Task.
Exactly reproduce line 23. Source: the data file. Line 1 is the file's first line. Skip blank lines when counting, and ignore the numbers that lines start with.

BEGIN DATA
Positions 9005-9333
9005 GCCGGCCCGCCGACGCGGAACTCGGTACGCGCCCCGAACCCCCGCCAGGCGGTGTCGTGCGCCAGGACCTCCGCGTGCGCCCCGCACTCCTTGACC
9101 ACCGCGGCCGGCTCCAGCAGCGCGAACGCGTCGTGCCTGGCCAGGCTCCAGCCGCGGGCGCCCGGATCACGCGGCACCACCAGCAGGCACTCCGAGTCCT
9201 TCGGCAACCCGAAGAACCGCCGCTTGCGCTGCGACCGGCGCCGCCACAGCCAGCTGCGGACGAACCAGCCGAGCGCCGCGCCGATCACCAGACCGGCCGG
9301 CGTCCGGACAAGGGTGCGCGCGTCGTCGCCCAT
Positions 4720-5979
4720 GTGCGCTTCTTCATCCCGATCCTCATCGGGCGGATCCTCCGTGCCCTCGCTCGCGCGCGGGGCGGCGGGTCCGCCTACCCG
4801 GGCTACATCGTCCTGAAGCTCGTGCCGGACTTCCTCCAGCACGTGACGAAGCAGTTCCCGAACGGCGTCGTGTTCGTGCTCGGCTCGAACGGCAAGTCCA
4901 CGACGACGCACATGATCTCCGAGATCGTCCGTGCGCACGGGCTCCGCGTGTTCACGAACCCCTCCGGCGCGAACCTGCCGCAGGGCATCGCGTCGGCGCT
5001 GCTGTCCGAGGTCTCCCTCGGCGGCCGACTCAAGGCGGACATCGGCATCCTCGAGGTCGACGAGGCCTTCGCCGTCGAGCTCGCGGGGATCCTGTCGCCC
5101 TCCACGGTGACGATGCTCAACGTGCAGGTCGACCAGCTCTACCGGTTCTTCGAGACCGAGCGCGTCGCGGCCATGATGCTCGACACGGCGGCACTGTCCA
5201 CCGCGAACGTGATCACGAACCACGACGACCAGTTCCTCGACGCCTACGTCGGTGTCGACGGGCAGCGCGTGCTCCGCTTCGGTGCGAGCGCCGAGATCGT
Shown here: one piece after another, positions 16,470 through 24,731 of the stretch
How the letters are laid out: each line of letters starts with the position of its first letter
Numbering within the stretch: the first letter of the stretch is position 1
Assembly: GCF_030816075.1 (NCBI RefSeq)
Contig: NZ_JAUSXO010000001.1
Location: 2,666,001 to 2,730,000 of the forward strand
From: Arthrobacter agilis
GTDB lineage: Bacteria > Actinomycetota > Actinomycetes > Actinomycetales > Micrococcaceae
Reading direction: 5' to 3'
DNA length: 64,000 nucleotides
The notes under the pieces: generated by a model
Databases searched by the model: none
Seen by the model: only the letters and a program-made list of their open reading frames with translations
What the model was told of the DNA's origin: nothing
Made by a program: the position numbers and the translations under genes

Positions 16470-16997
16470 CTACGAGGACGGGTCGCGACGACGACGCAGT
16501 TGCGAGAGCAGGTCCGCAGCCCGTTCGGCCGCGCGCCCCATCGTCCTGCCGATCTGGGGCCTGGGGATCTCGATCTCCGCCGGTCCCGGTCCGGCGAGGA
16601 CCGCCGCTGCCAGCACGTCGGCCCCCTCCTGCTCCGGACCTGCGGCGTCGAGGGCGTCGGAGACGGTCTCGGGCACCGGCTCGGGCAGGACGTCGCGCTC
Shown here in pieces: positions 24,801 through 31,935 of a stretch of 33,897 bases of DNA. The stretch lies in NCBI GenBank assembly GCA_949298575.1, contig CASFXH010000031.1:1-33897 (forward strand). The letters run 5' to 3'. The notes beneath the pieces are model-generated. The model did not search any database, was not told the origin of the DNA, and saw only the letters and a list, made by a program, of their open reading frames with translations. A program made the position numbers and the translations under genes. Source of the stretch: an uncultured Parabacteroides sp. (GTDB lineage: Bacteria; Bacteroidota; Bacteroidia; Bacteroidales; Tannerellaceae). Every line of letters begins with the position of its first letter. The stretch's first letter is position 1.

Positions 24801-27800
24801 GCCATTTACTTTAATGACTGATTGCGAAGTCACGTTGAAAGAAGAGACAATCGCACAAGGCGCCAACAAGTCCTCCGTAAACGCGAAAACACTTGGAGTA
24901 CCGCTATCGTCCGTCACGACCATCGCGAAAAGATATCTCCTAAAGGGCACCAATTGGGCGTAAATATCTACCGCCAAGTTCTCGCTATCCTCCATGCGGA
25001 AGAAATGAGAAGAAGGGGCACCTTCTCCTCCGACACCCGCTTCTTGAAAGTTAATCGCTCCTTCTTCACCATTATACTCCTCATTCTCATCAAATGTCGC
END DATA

The notes under the pieces: generated by a model